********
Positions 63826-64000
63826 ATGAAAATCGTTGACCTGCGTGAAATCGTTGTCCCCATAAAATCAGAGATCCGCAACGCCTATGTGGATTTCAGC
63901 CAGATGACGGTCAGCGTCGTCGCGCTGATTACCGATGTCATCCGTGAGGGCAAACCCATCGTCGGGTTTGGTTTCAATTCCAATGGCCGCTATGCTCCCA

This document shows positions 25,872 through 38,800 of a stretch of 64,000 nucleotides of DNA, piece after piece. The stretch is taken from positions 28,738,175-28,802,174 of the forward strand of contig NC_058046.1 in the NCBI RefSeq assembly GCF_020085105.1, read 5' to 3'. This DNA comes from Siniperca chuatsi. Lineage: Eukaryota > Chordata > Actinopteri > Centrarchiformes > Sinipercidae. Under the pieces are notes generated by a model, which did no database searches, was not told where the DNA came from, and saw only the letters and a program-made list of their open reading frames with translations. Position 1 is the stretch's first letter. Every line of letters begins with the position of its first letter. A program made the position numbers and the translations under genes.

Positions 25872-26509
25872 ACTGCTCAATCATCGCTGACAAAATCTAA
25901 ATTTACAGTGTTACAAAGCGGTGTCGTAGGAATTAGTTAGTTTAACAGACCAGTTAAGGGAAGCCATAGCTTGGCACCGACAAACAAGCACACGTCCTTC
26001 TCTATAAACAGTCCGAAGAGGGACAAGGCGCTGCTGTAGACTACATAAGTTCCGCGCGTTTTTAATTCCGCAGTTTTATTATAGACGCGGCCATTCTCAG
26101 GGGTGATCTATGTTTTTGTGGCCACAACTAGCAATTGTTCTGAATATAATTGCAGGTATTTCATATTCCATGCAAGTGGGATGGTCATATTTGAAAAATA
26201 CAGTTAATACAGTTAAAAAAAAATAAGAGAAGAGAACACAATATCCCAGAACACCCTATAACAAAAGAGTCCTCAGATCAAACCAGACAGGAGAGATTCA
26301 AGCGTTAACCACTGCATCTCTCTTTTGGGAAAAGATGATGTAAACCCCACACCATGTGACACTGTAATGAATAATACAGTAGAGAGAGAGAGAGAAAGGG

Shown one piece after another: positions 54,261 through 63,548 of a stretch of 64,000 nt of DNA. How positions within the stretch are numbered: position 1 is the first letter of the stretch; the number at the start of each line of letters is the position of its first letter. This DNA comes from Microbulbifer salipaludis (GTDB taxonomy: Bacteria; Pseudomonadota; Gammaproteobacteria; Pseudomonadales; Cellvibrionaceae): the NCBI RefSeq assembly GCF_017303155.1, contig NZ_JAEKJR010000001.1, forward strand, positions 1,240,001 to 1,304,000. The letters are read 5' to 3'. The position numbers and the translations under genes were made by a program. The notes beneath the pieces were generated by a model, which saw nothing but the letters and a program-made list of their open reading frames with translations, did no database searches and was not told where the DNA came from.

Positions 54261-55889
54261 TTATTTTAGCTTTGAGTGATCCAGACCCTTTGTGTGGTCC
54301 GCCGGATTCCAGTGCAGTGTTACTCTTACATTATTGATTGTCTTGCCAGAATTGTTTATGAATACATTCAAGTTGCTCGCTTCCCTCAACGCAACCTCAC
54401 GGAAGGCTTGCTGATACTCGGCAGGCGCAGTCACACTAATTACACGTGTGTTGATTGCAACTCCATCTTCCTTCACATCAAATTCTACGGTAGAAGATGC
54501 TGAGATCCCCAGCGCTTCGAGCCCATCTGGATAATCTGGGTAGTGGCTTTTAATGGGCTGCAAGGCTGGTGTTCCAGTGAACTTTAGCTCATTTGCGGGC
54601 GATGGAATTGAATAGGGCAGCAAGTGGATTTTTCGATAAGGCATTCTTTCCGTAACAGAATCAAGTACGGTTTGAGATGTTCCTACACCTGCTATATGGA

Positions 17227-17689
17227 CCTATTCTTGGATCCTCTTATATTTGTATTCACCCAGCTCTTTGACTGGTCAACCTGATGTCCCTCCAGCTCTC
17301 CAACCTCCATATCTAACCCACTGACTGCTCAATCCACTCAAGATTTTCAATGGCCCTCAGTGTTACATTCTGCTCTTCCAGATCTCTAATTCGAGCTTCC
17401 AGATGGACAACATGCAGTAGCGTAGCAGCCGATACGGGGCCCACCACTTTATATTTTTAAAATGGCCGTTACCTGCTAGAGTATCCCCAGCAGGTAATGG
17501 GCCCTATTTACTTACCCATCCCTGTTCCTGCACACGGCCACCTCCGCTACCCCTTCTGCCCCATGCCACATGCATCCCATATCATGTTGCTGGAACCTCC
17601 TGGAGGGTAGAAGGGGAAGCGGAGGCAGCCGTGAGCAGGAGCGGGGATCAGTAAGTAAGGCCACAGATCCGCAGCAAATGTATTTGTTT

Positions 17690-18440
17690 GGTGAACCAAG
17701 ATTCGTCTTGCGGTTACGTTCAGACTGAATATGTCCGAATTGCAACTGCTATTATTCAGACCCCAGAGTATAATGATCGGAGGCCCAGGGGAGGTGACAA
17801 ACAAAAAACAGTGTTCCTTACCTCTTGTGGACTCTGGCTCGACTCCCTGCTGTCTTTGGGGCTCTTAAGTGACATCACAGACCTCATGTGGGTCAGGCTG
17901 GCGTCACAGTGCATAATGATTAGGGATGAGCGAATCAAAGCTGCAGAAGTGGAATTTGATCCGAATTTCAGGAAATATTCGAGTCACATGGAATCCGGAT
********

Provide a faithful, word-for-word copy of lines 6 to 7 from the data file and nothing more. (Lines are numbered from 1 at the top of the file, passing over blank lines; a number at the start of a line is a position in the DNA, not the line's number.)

25872 ACTGCTCAATCATCGCTGACAAAATCTAA
25901 ATTTACAGTGTTACAAAGCGGTGTCGTAGGAATTAGTTAGTTTAACAGACCAGTTAAGGGAAGCCATAGCTTGGCACCGACAAACAAGCACACGTCCTTC